It is the sense of Congress that--
(1) due process of law is a fundamental principle in the United States Constitution, the United States has a commitment to the principles included in the Bill of Rights, and no United States citizen, regardless of location, can be `deprived of life, liberty, property, without due process of law', as stated in Article XIV of the Constitution;
(2) the participation in, or planning of activities, by the United States Government that result in the extrajudicial killing of a United States citizen undermines the rule of law and the moral standing of the United States in the world;
(3) the United States and other responsible nations have a vital interest in upholding the rule of law;
(4) the authority granted to the President in the Authorization for Use of Military Force (50 U.S.C. 1541 note), following the terrorist attacks of September 11, 2001, is not limitless;
(5) this authority has been used by the Executive Branch to circumvent the role of Congress as a co-equal branch of Government, to justify holding prisoners indefinitely at Guantanamo Bay, for mass domestic spying on United States citizens in violation of their most basic constitutional rights, and to use lethal force against United States citizens abroad who are believed to participate in terrorist activities absent judicial review;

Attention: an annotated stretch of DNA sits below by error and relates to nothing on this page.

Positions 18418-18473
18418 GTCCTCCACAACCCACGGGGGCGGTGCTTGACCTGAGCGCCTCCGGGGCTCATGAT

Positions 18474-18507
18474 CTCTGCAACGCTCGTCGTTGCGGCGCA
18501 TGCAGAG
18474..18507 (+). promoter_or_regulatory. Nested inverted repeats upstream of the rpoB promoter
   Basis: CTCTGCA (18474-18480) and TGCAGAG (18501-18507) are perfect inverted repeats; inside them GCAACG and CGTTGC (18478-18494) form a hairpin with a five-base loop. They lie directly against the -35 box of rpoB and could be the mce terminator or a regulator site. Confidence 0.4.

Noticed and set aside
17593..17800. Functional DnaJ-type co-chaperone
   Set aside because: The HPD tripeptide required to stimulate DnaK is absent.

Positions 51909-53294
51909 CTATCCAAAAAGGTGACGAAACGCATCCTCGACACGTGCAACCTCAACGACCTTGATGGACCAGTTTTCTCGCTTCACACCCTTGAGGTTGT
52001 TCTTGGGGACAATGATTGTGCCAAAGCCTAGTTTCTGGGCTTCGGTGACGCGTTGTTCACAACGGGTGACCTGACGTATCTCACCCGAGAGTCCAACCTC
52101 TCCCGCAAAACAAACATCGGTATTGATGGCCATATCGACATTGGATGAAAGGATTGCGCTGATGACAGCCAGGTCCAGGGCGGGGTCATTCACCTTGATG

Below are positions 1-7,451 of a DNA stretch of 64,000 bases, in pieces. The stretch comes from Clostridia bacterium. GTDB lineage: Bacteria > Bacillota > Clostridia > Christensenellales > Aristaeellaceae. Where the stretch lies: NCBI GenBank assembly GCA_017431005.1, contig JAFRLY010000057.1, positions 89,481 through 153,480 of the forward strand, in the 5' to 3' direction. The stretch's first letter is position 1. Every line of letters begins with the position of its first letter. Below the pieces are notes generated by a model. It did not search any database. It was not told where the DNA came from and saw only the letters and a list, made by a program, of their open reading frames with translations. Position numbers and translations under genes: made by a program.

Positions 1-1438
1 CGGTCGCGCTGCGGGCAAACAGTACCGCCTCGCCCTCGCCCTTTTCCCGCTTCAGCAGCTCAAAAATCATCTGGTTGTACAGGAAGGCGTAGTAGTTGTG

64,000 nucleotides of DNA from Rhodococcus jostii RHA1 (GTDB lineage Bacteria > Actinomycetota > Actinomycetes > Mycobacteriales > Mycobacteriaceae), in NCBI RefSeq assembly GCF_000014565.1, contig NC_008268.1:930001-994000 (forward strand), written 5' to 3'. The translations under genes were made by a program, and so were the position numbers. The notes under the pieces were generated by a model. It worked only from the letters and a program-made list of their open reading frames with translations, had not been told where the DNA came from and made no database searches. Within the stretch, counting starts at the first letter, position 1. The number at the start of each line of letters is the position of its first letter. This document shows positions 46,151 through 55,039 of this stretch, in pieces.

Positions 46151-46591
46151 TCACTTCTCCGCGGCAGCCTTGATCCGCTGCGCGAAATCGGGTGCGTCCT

(6) the notion that the constitutional rights of one citizen can be revoked to protect the constitutional rights of other citizens should be rejected;
(7) the use of extrajudicial force against a citizen of the United States that is outside of the internationally recognized battlefields of Iraq and Afghanistan constitutes a violation of the law of armed conflict; and
(8) it is in the best interest of the United States to respect the rule of law and set the example for upholding the principles of international and domestic law.
SEC. 3. PROHIBITION ON THE EXTRAJUDICIAL KILLING OF UNITED STATES CITIZENS.